Sleep deprivation makes eating well harder. If you’re training for fat loss and body composition, you know that eating is well over half the battle. A single night of bad sleep makes you more vulnerable to the rewarding effects of junk food. It becomes harder to resist and more addictive.

Sleep deprivation causes muscle loss. A lack of sleep increases urinary nitrogen, a sign that the body is breaking down lean muscle mass.

So, is there a connection between sleep, CBD, and performance?

That hasn’t been directly tested. We know two things:

  1. CBD can help people who are having trouble sleeping get more sleep.
  2. Sleep is ergogenic. If you aren’t sleeping, you aren’t maximizing your performance in the gym and adaptation to your training.

That’s not to say you can’t get good sleep without CBD. It’s not a requirement for good sleep. But if CBD is helping athletes get better sleep than they would otherwise, it’s also giving them a performance and training boost.

CBD and Pain, Adaptation, and Recovery

One of the biggest quandaries an athlete faces is how to balance pain management, training adaptation, and workout recovery.

You can use ice baths to get back in the game quicker, but you might reduce training adaptations.

You can take two days off after a really tough workout and maximize the training effect, but you won’t be able to compete in the interim.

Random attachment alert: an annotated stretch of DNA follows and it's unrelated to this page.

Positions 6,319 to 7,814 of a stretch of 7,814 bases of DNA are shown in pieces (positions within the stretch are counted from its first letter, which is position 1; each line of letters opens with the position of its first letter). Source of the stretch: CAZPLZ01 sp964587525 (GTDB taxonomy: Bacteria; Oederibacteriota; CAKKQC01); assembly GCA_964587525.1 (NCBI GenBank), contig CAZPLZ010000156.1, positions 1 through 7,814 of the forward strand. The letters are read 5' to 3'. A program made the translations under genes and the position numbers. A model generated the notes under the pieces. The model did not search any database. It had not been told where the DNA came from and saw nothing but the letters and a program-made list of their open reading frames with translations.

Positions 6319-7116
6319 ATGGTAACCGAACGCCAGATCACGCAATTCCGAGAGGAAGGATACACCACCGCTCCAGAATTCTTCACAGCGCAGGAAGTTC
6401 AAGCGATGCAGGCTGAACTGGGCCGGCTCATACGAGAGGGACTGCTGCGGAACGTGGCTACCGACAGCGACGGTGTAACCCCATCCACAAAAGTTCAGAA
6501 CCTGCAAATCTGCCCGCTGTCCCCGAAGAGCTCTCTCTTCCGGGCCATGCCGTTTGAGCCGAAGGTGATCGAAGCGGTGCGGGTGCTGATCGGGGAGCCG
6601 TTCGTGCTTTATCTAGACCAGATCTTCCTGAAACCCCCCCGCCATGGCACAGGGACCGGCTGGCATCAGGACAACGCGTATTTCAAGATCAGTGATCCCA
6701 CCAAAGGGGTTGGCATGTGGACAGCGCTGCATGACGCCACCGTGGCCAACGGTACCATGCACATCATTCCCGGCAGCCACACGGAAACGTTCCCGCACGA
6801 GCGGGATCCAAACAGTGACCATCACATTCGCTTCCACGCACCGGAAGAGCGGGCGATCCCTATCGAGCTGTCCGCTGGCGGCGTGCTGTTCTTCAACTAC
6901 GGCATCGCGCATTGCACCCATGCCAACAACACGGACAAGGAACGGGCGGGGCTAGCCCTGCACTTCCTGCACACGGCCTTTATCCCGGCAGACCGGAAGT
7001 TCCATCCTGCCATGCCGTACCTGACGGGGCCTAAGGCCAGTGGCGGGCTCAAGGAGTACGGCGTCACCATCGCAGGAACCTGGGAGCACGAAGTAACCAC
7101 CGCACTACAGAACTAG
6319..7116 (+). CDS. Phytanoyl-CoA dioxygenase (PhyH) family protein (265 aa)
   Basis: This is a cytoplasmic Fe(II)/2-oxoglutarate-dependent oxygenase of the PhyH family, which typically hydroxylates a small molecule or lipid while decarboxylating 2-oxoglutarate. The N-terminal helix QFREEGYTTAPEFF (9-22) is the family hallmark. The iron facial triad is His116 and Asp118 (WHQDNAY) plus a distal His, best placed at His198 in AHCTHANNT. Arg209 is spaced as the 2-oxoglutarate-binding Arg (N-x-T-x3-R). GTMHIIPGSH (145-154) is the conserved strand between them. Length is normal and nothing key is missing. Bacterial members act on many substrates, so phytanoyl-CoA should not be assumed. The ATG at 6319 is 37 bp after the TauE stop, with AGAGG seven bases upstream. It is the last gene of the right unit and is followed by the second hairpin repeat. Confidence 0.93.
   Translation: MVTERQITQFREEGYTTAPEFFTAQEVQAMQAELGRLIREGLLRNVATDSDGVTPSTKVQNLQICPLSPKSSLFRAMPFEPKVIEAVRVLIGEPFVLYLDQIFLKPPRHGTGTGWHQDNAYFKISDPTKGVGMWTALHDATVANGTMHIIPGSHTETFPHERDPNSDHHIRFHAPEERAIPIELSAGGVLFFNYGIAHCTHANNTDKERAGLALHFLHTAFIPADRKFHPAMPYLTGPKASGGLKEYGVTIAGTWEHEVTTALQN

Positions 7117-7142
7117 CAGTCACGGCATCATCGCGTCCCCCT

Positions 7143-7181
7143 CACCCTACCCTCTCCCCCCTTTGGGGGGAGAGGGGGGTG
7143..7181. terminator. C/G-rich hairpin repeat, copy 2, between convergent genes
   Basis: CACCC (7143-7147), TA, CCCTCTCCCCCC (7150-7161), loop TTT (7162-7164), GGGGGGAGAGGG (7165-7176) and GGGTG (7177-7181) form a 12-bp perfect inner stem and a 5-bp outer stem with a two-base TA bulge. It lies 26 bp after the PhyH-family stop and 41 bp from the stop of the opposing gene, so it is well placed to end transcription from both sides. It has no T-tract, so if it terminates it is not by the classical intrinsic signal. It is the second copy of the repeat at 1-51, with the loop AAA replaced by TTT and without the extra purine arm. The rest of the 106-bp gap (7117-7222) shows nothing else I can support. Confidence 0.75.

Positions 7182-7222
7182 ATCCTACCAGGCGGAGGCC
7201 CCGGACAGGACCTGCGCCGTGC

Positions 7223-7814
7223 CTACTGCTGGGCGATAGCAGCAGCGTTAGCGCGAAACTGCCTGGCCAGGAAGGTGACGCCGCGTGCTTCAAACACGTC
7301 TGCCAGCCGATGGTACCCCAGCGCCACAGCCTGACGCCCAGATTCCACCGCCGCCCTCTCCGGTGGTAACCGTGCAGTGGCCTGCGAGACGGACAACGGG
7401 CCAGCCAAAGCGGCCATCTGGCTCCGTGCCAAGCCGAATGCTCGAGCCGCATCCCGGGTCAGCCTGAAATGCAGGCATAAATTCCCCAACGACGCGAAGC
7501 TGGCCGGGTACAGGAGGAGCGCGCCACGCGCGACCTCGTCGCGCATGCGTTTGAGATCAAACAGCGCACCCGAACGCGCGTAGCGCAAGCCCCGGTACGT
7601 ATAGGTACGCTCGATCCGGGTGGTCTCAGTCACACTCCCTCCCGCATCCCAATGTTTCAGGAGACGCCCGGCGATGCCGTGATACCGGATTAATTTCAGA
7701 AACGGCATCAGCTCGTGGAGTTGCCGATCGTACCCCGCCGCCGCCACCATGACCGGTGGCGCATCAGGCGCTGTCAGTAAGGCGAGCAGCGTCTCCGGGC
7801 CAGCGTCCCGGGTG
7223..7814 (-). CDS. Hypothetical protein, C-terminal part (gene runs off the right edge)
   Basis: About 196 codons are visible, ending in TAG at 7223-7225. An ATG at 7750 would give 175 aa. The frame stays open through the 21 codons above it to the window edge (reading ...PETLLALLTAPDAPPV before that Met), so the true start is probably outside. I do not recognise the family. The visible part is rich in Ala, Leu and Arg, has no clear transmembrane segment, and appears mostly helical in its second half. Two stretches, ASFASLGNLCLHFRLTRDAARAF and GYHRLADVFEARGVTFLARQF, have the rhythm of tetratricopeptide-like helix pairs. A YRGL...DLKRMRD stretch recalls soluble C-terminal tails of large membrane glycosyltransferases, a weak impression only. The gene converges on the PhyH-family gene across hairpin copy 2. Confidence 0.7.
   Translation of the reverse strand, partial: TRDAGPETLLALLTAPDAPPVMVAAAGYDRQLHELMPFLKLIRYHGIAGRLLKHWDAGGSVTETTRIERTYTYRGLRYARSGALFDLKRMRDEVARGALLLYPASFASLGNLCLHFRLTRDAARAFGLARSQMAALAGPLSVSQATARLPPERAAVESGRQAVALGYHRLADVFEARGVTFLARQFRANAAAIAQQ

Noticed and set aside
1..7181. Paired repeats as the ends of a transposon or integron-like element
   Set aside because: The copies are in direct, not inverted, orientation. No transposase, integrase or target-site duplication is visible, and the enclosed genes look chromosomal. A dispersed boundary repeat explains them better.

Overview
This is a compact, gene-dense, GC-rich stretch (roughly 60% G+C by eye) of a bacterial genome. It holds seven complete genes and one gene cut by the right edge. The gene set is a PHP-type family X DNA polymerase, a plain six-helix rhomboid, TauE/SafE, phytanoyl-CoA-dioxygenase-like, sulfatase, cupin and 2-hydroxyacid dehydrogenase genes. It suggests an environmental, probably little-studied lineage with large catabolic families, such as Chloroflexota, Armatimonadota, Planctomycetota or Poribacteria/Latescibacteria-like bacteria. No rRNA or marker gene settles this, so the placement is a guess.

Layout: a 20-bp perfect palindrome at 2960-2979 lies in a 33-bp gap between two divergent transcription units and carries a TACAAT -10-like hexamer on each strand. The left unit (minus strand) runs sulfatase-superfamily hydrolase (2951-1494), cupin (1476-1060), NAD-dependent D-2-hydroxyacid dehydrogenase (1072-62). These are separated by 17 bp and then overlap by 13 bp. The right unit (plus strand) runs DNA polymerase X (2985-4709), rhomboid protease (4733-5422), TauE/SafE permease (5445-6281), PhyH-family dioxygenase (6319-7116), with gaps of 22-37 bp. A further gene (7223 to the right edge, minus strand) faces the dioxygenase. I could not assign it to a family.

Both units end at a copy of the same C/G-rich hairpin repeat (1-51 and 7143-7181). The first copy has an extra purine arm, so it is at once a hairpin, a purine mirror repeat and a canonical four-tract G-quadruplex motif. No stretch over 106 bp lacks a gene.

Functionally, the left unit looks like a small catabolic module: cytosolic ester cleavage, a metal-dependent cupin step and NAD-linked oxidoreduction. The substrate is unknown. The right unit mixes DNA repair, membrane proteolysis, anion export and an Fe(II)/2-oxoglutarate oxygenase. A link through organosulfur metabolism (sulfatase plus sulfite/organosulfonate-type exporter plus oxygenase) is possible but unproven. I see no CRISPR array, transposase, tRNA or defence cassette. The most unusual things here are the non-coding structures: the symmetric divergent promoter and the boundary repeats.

You can pound NSAIDs to reduce pain, but it might slow down your recovery and impair your adaptation to the exercise.

Everything has a tradeoff. And if you lean too far in one direction, you’ll pay the price. Back when I was competing, I leaned hard toward “getting back out there.” I ate ice cream and grains by the gallon to replenish the energy I expended, popped Tylenol like candy to dull the pain long enough to let me get through the next workout. It all worked out in the end (I wouldn’t be doing this if I hadn’t messed up so badly), but boy if I didn’t cut it close.

Where Does CBD Fit In?

CBD is a potent antioxidant and anti-inflammatory. It can block neurotoxicity from oxidative stress. It lowers inflammatory cytokines and raises anti-inflammatory cytokines. It may reduce a person’s reliance on opioids for pain control. It can even synergize with NSAIDs, reducing the amount you need to get the same effect. And it can do all this without causing liver damage. Sounds uniformly beneficial, right?

Be careful. Anti-inflammation can be a double-edged sword. After all, inflammation isn’t wholly pathogenic:

The inflammatory response is the healing response.